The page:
If there is one thing to know about Souad Massi, it's that she wears her heart on her sleeve. It's why every album she releases comes with its share of vulnerable experiences – like allowing a child to leave home and find their way in the world. And like a parent, it is an anxiety Massi learnt to quell over time. Fortunately, there is nothing to worry about musically, as her latest album, Oumniya, is sublime. "I am glad people are responding to it in a really positive way," she says, before her performance tomorrow at Sharjah's Al Majaz Amphitheatre.
“I don’t really worry any more. You never know what happens in these cases, you just put it out and hope for the best.”
Released last November, Oumniya is a seductive folk album steeped in melancholy, as the Algerian singer-songwriter meditates on love, heartbreak, broken promises and the various shades of exile. It is the album's opening song and title track that sets the tone for the 45 brooding minutes ahead. "I gave you my hand," Massi whispers over soft guitar strums, "and you stabbed me; even though I had just come out of a war."
While she doesn't say if the song was inspired by a relationship, it is a concept she mused over during her travels. "It is really about betrayal," she says. "It is about how we can salvage ourselves after such hurt and move forward. There is a part of the song that almost sounds like a prayer. I think we have all been there in some way – where we are put in a position where we had to start again."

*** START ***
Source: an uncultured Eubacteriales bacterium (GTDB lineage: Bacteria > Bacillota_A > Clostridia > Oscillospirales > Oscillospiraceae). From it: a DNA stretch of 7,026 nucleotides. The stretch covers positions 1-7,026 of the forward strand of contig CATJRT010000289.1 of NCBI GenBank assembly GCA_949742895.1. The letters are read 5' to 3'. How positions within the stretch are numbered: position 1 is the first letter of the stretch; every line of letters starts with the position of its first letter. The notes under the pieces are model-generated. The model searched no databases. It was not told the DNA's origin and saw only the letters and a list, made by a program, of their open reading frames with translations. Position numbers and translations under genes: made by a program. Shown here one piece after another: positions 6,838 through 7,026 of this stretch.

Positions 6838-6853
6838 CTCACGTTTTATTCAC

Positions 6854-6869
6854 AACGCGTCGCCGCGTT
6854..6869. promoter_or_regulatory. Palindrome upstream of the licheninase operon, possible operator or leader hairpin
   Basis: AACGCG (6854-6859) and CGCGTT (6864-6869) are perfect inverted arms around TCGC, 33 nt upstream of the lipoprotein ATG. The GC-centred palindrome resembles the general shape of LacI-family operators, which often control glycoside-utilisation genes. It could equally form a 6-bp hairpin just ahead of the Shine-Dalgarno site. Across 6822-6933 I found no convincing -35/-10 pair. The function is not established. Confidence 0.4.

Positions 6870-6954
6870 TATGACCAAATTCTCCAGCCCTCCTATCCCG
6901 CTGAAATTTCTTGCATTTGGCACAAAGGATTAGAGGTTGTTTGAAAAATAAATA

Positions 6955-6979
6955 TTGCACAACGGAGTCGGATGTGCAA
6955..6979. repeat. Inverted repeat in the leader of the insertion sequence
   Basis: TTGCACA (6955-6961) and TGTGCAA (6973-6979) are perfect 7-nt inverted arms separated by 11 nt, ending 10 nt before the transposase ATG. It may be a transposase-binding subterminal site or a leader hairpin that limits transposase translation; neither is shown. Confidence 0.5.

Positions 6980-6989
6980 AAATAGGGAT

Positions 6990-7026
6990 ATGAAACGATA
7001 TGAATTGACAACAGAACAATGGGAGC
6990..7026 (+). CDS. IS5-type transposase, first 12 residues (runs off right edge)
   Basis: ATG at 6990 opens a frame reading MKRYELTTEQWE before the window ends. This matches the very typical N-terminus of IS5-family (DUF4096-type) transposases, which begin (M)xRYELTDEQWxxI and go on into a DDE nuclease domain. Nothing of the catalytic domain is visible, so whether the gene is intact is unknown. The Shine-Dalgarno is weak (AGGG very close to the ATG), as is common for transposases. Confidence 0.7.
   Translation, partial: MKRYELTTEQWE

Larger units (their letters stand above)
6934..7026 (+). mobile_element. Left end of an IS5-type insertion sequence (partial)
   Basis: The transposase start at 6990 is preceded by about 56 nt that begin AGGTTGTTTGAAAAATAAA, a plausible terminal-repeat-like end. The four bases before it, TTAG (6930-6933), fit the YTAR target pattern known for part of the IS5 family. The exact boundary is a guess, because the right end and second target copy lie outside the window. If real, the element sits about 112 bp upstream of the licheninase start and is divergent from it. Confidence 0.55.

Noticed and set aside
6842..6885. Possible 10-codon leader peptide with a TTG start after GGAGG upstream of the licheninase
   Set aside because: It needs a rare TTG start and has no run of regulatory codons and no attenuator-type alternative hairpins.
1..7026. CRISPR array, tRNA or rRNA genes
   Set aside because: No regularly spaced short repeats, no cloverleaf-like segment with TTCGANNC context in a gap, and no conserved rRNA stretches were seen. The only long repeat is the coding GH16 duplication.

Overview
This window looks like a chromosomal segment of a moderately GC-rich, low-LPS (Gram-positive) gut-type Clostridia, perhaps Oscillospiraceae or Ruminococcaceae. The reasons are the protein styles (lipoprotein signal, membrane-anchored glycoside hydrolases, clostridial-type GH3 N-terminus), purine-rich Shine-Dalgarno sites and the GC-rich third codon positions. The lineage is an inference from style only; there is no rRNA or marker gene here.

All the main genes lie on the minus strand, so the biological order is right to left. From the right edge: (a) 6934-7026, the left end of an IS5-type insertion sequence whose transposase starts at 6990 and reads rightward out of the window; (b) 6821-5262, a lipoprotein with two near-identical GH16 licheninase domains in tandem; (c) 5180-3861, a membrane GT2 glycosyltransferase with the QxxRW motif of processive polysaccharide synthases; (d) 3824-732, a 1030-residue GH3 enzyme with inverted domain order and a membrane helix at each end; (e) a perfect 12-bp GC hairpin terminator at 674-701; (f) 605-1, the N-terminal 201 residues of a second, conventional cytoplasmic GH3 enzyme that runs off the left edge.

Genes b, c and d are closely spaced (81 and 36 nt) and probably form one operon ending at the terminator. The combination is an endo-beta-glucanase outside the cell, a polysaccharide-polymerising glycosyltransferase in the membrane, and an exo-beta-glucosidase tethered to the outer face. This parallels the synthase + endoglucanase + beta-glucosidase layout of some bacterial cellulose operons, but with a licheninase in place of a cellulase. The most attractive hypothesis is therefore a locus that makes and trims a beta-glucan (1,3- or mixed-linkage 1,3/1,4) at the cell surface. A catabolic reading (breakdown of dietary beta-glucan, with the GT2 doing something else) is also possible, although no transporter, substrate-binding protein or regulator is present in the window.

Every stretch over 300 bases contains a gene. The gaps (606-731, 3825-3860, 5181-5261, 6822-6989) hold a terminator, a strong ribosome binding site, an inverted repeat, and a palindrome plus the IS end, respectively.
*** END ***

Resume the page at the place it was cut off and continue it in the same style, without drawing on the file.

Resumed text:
It's something Massi, 47, knows well, and her eloquent and uncompromising music has helped her to rebuild physically and creatively over her three-decade career. Massi grew up under the creeping shadow of Algeria's civil war. In Algiers in her late teens, and in love with the stadium rock sounds of U2 and the punk attitude of The Clash, she joined the pioneering band Atakor and immediately drew the ire of religious extremists, who wasted no opportunity in stealing or destroying the group's equipment. More than the fact she was a woman singing in public, however, it was Massi's fiercely political lyrics, championing intellectual and creative freedom, that triggered their wrath.
The 1990s were viewed as Algeria's "Black Decade", a time when the raging civil war included the murders of a host of prominent musicians, and Massi fled to Paris in 1999 where her talent was almost immediately recognised, allowing her to sign a record deal. "I learnt early in my career that freedom comes with a heavy price," she says. "While I always did what I wanted and released things that were never commercial, it is something that I had to fight for again and again."
Massi recalls experiencing this struggle five years ago in the boardroom of her former record label, Universal, in Paris. She was a relatively successful artist at the time, with a cult following. She told the executives that she wanted to sing her next album, El Mutakallimun, solely in classical Arabic, with lyrics taken from writers including sixth-century pre-Islamic poet Zuhayr bin Abi Sulma and 20th-century bard Aboul-Qacem Echebbi. They were not pleased and vetoed the idea. Massi, in response, walked out on the label, deciding to make the album anyway and release it independently.